So, you think your child, or athlete, is about to do something special at their meet, and you want to get it on video, perhaps post to YouTube so that others can revel in the glory, or on special occasion, maybe even send it to SwimSwam?
We’d love nothing more – nothing beats more swimming videos on the internet. Below are 6 tips from SwimSwam’s professional videographers about how to capture the perfect race footage:
- Hold your camera SIDEWAYS (landscape) – swimming is horizontal, this will capture more of the ‘good stuff.’ This is a general rule-of-thumb for anything you plan to put on the internet. Graphically, the internet operates mostly in the horizontal.
- Don’t zoom in and out. Pick a good zoom that captures your swimmer and leave it. If it’s just for personal use, feel free to zoom right in on your swimmer. But, that takes a lot more work and camera movement to keep them in the frame. Best bet – stay zoomed out, show some context. Less movement of the camera allows for better post-race analysis, too, if that’s one purpose of the video.
- Don’t cut to the scoreboard during the race. In the age of the internet, it’s very easy to get results online, and either edit in that context later, or simply add it to the video description (including splits). Really, don’t cut to the scoreboard after too – you only get one chance to catch that moment of jubilation after a big swim. The scoreboard results will be available forever.
- When uploading, upload through either a reliable LTE cellular connection, WiFi connection, or better yet – through a hard-wire to your computer. That keeps you from losing quality. With so many people logged on, it’s hard to get good service at a pool – that’s why your quick-action, direct-to-YouTube (or email) upload usually comes out so poorly.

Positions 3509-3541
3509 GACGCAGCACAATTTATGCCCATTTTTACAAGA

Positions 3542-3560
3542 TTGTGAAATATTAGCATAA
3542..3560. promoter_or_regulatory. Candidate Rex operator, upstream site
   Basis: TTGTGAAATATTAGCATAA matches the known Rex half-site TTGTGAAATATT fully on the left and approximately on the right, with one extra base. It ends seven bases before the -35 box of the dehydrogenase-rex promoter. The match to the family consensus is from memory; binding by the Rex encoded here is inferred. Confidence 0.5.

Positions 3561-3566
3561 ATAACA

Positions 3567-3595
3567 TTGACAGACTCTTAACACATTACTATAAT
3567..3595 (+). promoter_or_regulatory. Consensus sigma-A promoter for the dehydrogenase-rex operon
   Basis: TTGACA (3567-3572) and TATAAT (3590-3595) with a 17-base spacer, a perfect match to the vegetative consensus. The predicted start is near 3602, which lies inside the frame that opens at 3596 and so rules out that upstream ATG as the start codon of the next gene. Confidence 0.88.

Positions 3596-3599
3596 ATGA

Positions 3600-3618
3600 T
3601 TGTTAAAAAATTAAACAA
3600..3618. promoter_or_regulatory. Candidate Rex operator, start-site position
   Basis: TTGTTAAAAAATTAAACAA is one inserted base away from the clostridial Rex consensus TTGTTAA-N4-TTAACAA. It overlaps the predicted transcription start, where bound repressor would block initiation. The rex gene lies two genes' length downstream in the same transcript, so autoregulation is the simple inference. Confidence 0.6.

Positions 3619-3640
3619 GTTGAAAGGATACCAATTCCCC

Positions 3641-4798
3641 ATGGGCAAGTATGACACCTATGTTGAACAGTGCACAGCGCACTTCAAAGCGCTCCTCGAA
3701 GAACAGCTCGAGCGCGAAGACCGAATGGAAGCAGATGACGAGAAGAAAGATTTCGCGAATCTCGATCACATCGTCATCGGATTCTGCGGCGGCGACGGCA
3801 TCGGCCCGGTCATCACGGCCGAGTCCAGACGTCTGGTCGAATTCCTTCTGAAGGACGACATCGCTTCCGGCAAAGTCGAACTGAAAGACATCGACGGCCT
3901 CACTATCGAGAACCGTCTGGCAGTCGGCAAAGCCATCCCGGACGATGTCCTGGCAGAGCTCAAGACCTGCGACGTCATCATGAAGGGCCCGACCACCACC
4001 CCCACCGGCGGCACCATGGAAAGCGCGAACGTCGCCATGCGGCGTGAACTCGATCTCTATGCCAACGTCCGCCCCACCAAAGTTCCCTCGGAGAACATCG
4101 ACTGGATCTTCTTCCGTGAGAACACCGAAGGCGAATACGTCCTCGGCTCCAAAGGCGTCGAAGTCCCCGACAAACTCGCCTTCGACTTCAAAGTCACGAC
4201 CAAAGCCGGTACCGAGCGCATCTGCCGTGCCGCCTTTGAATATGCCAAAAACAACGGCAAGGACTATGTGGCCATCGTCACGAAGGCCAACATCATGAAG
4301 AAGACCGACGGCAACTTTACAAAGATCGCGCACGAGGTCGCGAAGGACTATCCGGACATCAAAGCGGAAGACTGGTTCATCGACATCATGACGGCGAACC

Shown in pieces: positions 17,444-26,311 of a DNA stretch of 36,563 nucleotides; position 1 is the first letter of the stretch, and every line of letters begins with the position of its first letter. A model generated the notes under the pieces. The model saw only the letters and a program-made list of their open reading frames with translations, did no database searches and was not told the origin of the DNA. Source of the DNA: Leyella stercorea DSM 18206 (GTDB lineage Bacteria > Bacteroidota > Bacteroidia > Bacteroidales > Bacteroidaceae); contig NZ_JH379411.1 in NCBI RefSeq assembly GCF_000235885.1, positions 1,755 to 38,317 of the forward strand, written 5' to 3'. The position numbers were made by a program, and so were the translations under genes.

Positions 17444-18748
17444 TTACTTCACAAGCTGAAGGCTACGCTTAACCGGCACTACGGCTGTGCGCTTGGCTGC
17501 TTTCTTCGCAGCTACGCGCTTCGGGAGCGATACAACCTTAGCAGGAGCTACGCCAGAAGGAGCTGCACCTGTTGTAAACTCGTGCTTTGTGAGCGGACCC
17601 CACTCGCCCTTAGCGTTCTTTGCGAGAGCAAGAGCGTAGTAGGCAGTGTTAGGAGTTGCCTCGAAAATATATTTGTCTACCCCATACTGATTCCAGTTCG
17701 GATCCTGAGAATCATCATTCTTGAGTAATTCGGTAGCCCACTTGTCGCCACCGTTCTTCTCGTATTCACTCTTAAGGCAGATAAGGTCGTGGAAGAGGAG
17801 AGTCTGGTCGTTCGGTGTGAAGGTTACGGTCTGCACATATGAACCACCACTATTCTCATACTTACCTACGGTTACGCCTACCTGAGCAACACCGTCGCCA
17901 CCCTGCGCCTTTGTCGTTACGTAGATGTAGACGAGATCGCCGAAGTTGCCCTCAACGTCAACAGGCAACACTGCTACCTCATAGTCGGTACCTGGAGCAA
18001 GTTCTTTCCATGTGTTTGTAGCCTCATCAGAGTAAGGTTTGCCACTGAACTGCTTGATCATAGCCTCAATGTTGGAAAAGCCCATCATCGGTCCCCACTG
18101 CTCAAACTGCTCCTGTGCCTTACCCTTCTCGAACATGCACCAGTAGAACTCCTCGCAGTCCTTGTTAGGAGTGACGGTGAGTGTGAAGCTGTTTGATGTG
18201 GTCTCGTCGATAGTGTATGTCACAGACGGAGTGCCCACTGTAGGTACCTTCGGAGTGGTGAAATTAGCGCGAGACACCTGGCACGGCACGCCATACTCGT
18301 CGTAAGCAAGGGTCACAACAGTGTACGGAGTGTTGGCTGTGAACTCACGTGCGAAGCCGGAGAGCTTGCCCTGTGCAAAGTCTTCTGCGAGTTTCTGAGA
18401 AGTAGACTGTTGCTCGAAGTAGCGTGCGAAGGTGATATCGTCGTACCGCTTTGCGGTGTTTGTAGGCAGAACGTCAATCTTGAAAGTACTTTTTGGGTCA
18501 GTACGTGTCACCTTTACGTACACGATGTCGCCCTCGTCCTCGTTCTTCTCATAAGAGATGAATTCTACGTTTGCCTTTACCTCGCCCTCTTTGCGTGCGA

- Cheering is great, but if you can sacrifice that, you’ll come up with a better video quality. Cheering causes you to move the camera, reducing video quality! This brings up a bigger point – your camera has sound. Be careful of what you say…:-)
- Find an anchor point. Even if you don’t have a tripod/monopod (and many facilities don’t allow spectators to use these), try to anchor your camera/phone (or your elbows) on something stable. Worst case: anchor your elbows to your chest (if standing) or knees (if sitting). Turn the camera by turning your whole body, not just your arms. That will get a smoother video.
Look out Steven Spielberg – armed with these tips, you’re going to be unstoppable in capturing award-worthy memories of your child’s big swim.